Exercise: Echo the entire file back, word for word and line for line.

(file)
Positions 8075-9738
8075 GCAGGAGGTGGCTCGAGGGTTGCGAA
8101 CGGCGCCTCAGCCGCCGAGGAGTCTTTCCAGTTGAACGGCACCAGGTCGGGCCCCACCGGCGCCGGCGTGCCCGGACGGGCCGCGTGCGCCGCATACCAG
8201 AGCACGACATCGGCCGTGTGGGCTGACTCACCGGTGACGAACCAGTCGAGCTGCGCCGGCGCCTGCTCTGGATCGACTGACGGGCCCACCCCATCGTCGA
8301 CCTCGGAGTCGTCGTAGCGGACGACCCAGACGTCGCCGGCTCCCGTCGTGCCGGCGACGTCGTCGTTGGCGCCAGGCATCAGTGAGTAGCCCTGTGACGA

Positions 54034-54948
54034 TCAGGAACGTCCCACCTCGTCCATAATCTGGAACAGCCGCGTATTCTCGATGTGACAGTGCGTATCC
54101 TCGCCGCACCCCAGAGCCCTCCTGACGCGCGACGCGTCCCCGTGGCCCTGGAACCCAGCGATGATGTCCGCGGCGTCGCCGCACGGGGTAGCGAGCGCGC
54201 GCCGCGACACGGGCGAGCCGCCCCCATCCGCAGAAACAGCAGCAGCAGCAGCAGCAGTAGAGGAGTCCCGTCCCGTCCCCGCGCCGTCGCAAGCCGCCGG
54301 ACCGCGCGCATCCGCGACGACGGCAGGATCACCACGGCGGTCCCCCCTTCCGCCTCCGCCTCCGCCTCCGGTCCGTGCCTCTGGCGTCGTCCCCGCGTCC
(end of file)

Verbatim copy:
Positions 8075-9738
8075 GCAGGAGGTGGCTCGAGGGTTGCGAA
8101 CGGCGCCTCAGCCGCCGAGGAGTCTTTCCAGTTGAACGGCACCAGGTCGGGCCCCACCGGCGCCGGCGTGCCCGGACGGGCCGCGTGCGCCGCATACCAG
8201 AGCACGACATCGGCCGTGTGGGCTGACTCACCGGTGACGAACCAGTCGAGCTGCGCCGGCGCCTGCTCTGGATCGACTGACGGGCCCACCCCATCGTCGA
8301 CCTCGGAGTCGTCGTAGCGGACGACCCAGACGTCGCCGGCTCCCGTCGTGCCGGCGACGTCGTCGTTGGCGCCAGGCATCAGTGAGTAGCCCTGTGACGA

Positions 54034-54948
54034 TCAGGAACGTCCCACCTCGTCCATAATCTGGAACAGCCGCGTATTCTCGATGTGACAGTGCGTATCC
54101 TCGCCGCACCCCAGAGCCCTCCTGACGCGCGACGCGTCCCCGTGGCCCTGGAACCCAGCGATGATGTCCGCGGCGTCGCCGCACGGGGTAGCGAGCGCGC
54201 GCCGCGACACGGGCGAGCCGCCCCCATCCGCAGAAACAGCAGCAGCAGCAGCAGCAGTAGAGGAGTCCCGTCCCGTCCCCGCGCCGTCGCAAGCCGCCGG
54301 ACCGCGCGCATCCGCGACGACGGCAGGATCACCACGGCGGTCCCCCCTTCCGCCTCCGCCTCCGCCTCCGGTCCGTGCCTCTGGCGTCGTCCCCGCGTCC